Five leading architects have been tasked with creating a series of stunning homes in Great Taipei New Town as part of the Master Collection. As Jim Olson’s designs near completion, Tamsin Bradshaw speaks to him about his vision for these luxurious dwellings.
Pictured above is the Taiwan Villa, designed by Jim Olson for the Master Collection
Many of us dream of owning a home designed by the likes of Richard Meier or Jim Olson. For a lucky few, that dream will become a reality: independent private equity real estate firm Phoenix Property Investors is working with these two architects, as well as Steven Harris, Annabelle Selldorf and Calvin Tsao of Tsao & McKown on creating 28 private houses in Great Taipei New Town district.
The houses range in size from 6,372 square feet to 13,718 square feet, and there is much excitement around the vision of each of the five architects involved. These are, after all, some of the top names in design: Architectural Digest even featured them on its 2016 AD100 list of thought leaders and tastemakers, a clear stamp of international approval.
“I have great respect and admiration for the work of the other architects involved in the project,” says Jim Olson, Founding Partner of Olson Kundig Architects.
Based in Seattle, Olson Kundig is designing five houses for the Master Collection. The Taiwan Villa, the Lantern House, House of Reflection, Mountain House and Sky House are set for completion at the end of September 2016, while the remaining homes by Harris, Tsao, Selldorf and Meier will be part of the PREMIA development, due to complete in 2018.
“After meeting with Sam [Chu, Co-Founder of Phoenix Property Investors] and visiting the site, I was very excited about this amazing opportunity,” says Olson. “We were impressed with Sam’s vision to promote creative architecture and inspire other luxury property developers to set new benchmarks for quality house living.”
Olson Kundig is known for exploring the relationship between a home and the “landscape it inhabits”, as well as for designing homes for art collectors. These are factors that came into play with each of Olson’s designs for the Master Collection; the five homes are inspired by the lush, green surroundings of Great Taipei New Town. “The beauty and potential of the site made it an exciting opportunity to explore how it could be utilised using quality design,” says Olson.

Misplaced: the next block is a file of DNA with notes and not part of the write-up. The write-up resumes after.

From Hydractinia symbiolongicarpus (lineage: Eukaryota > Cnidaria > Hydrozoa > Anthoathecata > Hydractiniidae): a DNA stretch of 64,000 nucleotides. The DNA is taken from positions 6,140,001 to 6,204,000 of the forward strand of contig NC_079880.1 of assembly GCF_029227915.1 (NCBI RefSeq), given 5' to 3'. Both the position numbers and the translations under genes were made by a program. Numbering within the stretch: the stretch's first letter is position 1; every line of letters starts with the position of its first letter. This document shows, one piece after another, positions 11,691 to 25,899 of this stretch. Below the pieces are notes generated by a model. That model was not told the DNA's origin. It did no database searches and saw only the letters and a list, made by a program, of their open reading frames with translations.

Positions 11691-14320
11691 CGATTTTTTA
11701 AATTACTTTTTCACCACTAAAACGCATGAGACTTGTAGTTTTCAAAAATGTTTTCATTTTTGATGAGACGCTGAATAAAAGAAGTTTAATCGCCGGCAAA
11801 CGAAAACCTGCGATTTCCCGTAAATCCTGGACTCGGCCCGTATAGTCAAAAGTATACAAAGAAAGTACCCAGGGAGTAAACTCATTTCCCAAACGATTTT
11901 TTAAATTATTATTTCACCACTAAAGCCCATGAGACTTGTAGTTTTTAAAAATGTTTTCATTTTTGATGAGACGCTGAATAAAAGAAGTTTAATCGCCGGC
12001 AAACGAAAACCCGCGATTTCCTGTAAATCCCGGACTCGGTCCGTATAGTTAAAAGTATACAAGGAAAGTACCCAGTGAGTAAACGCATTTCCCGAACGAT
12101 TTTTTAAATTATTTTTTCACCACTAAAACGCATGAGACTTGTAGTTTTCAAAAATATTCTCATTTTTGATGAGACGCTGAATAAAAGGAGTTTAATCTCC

The Taiwan House, for example, takes advantage of the natural beauty surrounding it from its vantage point on top of a mountain. It possesses 360-degree views of mountains and forests, and also of Taipei’s skyline, which is spectacular at night. “The living and dining rooms of this house were designed with a large pavilion that opens on all sides to the landscape,” says Olson.
For Olson, that connection with nature is key. “I see our environment as continuous and connected; everything affects everything else. Architecture should fit into its context and buildings should melt into the landscape as if they grew there. In this instance, I fit all the houses into this dramatic vertical topography, which gives them a distinctive character and draw – similar to that of an Italian hill town.”
Adds Olson, “I believe that architecture is subtle and acts as a vehicle to observe nature and art. Through it, I try to guide people to look at what is around them by framing particular views and vistas of art and nature. In this case, windows focus on spectacular vistas of beautiful hills and mountains that connect to the big landscape. Finally, I have connected the residences with nature through the use of intimate gardens with pools that create a personal connection to nature.”
Olson also designed these homes to house art collections: “Of course, there’s a growing number of art collectors in Asia and these houses are designed to display [their art],” he says.
With the homes set for completion in a matter of weeks, the next challenge, in Olson’s view, lies in where the homes’ owners take them. “My hope is that the people who move into these houses will furnish them in harmony with the architecture. I hope they will also appreciate the gardens and views as much as I do.”
Olson Kundig Architects
Phoenix Property Investors